June 27, 2017
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Volunteering

Question:  What do a school teacher, business owner, engineer, lawyer and construction worker have in common?

Answer:  They are all volunteer firefighters in the Bainbridge Island Fire Department.  While the careers and jobs held by our volunteers are very diverse, our volunteers are united by their desire to serve the community.   Volunteer firefighters comprise approximately two-thirds of the estimated 1.2 million firefighters in the United States and are some of the many heroes of our own community.  Their purpose is multi-faceted, their training is rigorous, and their hearts are driven.

Since its beginning, the BIFD has relied on volunteers to provide service to our community.  Although we continue to rely on volunteers, the Island's population growth to over 23,000, and the subsequent increase in call volume have dictated that we become a combination fire department where our career and volunteer members work side-by-side.

Volunteers provide a cost-effective service to the Department and the citizens of Bainbridge Island.  However, recruiting and retaining volunteers remains a challenge. Statistics show that the number of volunteer firefighters nationwide has declined as much as 10 percent over the last 20 years. While there is no single reason for the decline in volunteers, retention and recruitment problems usually can be traced to several underlying factors including more demands on people's time in a hectic modern society, more stringent training requirements, and a decline in the sense of civic responsibility. Bainbridge Island is no exception to this trend.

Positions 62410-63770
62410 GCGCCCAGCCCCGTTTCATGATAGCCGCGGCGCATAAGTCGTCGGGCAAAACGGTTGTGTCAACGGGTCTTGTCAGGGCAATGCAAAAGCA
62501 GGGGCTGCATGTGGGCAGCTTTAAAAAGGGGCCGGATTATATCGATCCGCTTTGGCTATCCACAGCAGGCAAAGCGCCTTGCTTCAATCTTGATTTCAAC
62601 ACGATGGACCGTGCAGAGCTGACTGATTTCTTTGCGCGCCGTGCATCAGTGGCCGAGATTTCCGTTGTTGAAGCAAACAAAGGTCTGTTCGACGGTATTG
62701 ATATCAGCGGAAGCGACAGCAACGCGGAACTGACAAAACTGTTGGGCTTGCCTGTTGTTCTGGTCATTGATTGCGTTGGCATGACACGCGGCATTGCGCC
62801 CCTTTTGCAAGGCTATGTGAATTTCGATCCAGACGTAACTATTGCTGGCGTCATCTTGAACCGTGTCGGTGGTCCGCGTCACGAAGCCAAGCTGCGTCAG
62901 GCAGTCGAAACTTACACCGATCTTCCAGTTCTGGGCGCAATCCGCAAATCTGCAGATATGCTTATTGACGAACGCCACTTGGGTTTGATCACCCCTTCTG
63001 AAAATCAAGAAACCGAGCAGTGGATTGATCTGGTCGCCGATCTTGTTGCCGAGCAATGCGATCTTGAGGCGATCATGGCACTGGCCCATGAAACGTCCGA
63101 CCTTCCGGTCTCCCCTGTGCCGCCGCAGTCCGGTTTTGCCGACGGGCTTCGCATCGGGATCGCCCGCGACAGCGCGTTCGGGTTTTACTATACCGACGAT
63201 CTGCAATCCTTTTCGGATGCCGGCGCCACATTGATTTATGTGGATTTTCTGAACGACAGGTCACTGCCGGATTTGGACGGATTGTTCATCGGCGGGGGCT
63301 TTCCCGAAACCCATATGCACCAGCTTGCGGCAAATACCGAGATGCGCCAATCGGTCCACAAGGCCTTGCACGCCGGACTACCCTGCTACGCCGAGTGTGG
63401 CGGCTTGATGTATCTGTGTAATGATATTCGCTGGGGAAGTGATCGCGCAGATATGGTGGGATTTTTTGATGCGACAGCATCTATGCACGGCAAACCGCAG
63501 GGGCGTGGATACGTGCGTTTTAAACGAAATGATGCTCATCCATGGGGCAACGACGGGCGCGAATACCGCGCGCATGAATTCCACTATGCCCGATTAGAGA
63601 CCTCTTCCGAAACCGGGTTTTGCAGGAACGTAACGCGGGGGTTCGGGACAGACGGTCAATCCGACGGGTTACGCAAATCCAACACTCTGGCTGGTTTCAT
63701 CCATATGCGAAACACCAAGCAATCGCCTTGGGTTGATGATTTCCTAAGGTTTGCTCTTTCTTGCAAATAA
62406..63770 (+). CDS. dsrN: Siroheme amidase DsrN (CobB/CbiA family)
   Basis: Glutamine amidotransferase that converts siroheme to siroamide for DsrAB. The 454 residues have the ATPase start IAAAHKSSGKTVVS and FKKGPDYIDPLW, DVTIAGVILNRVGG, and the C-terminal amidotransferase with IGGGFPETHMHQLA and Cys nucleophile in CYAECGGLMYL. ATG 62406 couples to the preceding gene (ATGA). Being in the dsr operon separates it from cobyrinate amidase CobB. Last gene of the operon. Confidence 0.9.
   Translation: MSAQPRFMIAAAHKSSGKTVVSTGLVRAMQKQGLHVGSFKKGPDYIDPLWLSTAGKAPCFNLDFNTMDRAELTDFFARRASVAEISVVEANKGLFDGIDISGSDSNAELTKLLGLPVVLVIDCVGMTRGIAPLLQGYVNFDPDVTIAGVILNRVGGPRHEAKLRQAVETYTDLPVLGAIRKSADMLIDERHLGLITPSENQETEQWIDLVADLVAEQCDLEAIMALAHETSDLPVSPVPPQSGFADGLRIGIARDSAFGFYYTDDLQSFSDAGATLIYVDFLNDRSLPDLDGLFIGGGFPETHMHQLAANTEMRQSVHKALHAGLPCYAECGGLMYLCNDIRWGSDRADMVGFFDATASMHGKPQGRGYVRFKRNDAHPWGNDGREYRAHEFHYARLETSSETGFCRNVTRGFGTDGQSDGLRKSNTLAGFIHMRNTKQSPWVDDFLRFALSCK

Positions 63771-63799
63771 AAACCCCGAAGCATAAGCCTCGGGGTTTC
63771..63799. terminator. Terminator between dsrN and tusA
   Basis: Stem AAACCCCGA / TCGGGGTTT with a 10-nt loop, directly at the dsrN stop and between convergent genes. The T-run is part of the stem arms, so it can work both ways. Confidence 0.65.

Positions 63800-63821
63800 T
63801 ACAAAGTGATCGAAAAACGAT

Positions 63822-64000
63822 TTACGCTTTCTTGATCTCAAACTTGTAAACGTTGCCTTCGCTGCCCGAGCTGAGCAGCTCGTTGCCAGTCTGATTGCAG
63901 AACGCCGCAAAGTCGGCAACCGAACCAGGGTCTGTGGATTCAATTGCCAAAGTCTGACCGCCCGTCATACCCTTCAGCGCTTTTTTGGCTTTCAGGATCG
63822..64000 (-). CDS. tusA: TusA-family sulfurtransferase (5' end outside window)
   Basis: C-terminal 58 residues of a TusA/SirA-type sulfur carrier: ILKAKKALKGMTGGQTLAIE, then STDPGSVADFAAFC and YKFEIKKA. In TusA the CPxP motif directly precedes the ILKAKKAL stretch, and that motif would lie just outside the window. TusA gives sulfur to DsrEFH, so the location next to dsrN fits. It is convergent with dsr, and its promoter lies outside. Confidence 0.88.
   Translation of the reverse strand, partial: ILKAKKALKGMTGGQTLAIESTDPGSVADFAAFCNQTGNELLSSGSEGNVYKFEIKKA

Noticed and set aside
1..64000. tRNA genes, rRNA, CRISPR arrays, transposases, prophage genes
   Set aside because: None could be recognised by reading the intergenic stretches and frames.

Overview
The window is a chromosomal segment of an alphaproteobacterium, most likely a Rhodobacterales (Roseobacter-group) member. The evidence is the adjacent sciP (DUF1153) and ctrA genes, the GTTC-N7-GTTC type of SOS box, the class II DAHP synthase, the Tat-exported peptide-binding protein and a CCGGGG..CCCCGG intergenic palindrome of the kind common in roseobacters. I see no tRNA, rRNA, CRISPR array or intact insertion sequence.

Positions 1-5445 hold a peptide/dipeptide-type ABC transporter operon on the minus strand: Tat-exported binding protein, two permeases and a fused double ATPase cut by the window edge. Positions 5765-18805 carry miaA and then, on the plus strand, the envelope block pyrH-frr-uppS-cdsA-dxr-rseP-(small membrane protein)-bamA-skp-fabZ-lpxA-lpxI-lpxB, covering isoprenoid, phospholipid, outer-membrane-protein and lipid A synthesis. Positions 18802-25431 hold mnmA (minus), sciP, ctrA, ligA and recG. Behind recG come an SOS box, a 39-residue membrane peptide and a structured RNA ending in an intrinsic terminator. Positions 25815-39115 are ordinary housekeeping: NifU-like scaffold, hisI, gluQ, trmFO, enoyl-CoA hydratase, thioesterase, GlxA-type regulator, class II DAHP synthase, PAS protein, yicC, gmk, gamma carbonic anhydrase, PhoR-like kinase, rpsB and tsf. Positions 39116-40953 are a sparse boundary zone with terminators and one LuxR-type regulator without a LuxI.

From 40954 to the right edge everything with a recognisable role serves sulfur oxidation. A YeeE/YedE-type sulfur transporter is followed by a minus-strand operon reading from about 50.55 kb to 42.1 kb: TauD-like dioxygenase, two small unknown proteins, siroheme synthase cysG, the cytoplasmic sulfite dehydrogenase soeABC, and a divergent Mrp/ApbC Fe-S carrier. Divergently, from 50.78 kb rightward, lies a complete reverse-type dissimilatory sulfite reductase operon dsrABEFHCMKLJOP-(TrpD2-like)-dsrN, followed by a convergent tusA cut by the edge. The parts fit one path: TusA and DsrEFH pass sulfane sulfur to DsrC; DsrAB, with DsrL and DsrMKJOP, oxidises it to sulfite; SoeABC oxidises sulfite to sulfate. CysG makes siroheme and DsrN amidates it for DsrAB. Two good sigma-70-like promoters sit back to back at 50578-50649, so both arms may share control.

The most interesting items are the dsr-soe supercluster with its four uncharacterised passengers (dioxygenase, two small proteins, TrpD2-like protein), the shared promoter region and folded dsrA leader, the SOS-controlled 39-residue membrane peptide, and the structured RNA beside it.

The Island has experienced dramatic changes in the last fifteen years and many of these changes have affected volunteers and how they respond to emergency incidents.  For example, increased property values have changed the demographics of the Island.  Young working-class individuals, who were historically a key source of volunteers, can no longer afford to live here.  New, high-end homes are usually purchased by older buyers, who are generally less likely to become volunteer firefighters.  In addition, more and more residents are commuters and are not on the Island during the day and have limited availability during at night because of family obligations and work responsibilities. Personal demands like these can make it difficult to become a volunteer. Federal and state regulations mandate the level of training necessary to become a volunteer firefighter.

After successful completion of physical and psychological testing, newly accepted recruits receive emergency medical and fire suppression training.  After obtaining their Emergency Medical Technician (EMT) certification, the recruits attend the Fire Training Academy in North Bend where they learn about fire behavior, firefighting tactics, and hazardous material responses in order to obtain their Basic Firefighter 1 certification. But the training does not stop there.  In order to maintain and hone their skills, volunteer members participate in drills every Tuesday night.

The extensive education and training our volunteer members receive, allows them to work seamlessly alongside our career members in serving the public. The members of the Bainbridge Island Fire Department are a family.  We acknowledge the tradition of volunteerism within the Department, but even more than that, we see brothers and sisters in pursuit of the same thingservice to our community.